Making Waves

Jesse Listernick

Virginia Woolf, in her essay A Room of One’s Own, states the following: “Yet he was angry. I knew he was angry by this token. When I had read what he wrote about women I thought, not of what he was saying, but of himself. When an arguer argues dispassionately he thinks only of the argument; and the reader cannot help thinking of the argument too.” Last week I wrote an article on how the term “minority” has come to only mean one who is non-white in our society and the implications this notion has for the Colgate community. I failed to adhere to Woolfe’s doctrine – that the message can be veiled by emotion and, unfortunately, I feel that, in my article, it was for a lot of people. The purpose of this column is not to clarify my message but to show how college really does provide an atmosphere conducive to personal growth and learning. There is also something about college — a sort of aura that surrounds it — that influences people to be active.

Almost immediately after “Making Assumptions: The White Male Bias” was published, an e-mail was sent to me asking if I would be willing to meet with the director of the ALANA Cultural Center and the student who created the flyer. I promptly accepted. This e-mail marked the first time where I felt my opinion held any significance and affected other people, prompting intellectual debate. I would never have taken the risk of publically expressing such a stance in high school. But, what about college has enabled me to be courageous enough to write such an article? College provides an environment where you are free from the demands of parents, free to party whenever you want, etc. College is also a place where you are at liberty to express your opinion without having to answer to the administration or parents of concerned high school students; the people who you have to answer to, however, are your peers. I believe it to be so much easier to express your opinion to your peers because they are sharing a common experience with you and forming their own opinions as well, even though their views might be different from yours.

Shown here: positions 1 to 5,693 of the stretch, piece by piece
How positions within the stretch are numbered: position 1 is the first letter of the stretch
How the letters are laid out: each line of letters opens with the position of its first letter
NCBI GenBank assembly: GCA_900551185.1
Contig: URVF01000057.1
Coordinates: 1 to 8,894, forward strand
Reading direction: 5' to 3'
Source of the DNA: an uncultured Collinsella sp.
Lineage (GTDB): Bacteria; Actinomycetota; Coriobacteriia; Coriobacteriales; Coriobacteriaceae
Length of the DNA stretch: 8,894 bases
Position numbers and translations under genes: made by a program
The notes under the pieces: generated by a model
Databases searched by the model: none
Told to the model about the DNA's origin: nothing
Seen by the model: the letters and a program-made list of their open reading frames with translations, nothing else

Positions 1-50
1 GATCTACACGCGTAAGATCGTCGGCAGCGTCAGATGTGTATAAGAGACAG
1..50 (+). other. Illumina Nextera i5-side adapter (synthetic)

When I went to ALANA earlier today for the meeting regarding my article, the director did not participate in the discussion at all; only the student who made the flyer and I voiced our opinions on the issues my article raised – a concrete example as to how, in college, you only have to answer to your fellow students. He told me that he thought my message was somewhat vague due to the clear emotional presence that pervaded it. I then remembered what Woolfe had stated in her essay, that too much emotion could damage what you are actually trying to say. Had I chosen to attend this meeting I would have never have heard this student’s criticism of my argument, drawn the connection between my article and Woolf’s notion of what good writing is and thus would not have been able to learn and grow from the experience of writing my article.

Where else, besides on a college campus, can you incorporate what you learn in class (I read Woolf in Modernity), feedback from your peers and your own opinions into personal development? Not only did this student and I discuss the article, but the director of ALANA suggested that us two put together a forum on what it is to be a minority, which he would fund. I was amazed that he was willing to give me such an opportunity – an opportunity that I believe to be only available in college. I have not even been at college for a year and I have already learned that voicing your opinion can only lead to positive consequences. Thus, I would urge everybody to have the courage to express your opinions, even if they are controversial.